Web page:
(continued from before)
It doesn't jive with that whole "conversation" thing very well. I know a lot of people who embrace diversity, especially in regards to religion. For them, other faiths and approaches to God or god or gods or the deeper meaning of life are fascinating indicators of the brilliant spectrum of people and ideas on our planet. Buddhism is cool. Baha'i is cool. Islam is cool. Everything is cool. And yet, Christianity - specifically American Christianity - is too accessible, too status quo, too passe. It's decidedly uncool. We've had our moment and - it seems - it must be time to let the others in.
Having grown up in West Michigan, I was raised in a Christian world. We were the majority, even in high school and college. Either I didn't see it or I surrounded myself with enough Christians to be ignorant of it, but it turns out this world is not a Christian one. Once I entered the workforce, I was suddenly surrounded by people who definitely didn't have a Christian worldview. I'm surprised at how much of a surprise it was for me to meet people who not only weren't Christians, but who outright rejected Christianity.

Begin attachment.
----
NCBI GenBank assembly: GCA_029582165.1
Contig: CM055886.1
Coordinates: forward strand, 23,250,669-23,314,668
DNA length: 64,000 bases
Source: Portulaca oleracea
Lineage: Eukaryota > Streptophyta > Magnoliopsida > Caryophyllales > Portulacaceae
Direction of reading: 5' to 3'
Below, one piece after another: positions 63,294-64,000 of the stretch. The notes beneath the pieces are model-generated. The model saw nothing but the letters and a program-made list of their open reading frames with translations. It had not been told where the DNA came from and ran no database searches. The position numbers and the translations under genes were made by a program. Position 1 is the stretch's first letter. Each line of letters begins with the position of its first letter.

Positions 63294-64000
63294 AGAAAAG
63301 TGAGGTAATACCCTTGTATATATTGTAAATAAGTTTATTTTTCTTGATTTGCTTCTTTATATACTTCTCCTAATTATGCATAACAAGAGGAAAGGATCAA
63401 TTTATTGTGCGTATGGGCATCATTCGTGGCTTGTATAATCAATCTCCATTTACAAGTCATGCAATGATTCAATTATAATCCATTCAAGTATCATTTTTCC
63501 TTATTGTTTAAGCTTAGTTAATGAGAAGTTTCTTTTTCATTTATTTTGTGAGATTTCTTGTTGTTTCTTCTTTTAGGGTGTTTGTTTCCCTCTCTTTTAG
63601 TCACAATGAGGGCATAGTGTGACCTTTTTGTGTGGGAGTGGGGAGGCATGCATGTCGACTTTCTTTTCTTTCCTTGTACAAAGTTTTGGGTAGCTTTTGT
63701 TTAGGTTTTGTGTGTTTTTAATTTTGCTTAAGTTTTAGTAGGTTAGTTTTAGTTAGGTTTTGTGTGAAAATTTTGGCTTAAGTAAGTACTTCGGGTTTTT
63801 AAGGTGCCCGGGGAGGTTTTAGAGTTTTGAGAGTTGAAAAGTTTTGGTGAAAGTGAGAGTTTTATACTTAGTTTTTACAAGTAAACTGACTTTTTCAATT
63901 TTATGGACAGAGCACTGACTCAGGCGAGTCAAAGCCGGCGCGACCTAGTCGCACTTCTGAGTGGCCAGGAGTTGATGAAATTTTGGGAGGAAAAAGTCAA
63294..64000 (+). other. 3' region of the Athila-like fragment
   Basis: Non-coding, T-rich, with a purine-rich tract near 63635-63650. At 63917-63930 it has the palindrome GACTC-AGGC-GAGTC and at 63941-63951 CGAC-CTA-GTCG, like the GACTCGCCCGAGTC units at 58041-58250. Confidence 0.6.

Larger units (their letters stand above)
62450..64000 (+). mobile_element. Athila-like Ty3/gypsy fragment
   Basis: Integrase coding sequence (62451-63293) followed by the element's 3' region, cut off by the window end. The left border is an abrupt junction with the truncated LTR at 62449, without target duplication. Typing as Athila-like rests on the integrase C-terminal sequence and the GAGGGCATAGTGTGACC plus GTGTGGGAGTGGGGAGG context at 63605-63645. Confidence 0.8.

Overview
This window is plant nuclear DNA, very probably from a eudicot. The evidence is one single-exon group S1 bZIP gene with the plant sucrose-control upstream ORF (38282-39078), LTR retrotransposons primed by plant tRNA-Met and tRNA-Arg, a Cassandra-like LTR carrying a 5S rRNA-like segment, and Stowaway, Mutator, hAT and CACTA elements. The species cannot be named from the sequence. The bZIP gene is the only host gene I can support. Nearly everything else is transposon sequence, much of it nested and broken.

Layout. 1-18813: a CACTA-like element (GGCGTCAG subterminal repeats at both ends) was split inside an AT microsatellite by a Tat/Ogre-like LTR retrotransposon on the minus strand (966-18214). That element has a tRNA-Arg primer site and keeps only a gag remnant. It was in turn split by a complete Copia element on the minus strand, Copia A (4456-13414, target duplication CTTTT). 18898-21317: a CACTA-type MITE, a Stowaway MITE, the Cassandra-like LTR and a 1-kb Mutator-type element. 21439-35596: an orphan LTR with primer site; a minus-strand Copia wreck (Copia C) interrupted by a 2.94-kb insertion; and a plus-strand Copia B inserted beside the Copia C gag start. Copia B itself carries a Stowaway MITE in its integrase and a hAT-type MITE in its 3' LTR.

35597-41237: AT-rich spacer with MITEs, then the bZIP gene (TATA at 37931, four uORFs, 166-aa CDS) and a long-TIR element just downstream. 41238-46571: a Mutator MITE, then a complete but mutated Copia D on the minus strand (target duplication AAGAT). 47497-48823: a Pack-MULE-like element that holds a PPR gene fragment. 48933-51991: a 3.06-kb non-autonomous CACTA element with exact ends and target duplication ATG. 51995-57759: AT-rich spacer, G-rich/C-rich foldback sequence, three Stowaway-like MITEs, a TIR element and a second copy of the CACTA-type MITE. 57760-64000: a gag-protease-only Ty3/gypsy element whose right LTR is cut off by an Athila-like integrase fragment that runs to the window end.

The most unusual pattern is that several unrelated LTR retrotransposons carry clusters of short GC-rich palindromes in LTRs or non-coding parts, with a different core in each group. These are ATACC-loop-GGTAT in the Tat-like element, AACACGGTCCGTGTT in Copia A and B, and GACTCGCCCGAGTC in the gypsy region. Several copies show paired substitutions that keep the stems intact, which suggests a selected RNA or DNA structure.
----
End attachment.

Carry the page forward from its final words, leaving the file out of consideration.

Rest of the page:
It also might be surprising that none of this has really had an influence on my faith. In many things, I'm apt to second guess my own standing in the midst of opposition and dissent. "Well, all these people can't be wrong," I tend to tell myself, and as a result I've lost a lot of arguments when I've been right. But here's the thing: the popular opinion on something has little to do with the reality or legitimacy of that thing. In other words, Christianity should be neither accepted or rejected because of its coolness.
If Christianity is embraced because of its established-ness, or if it's rejected amidst the diversity of competing faiths, then its core has been sorely missed. There is only Christ crucified and resurrected. That is the one narrow gate through which any evaluation of Christianity has to pass. If the resurrection happened, and I believe it did, the whole world can be wrong and it doesn't matter. His resurrection remains.
Of course, I want the world to be right. It's just that we can't all believe different things and still be right. And there, again, is that pesky, intolerant worldview.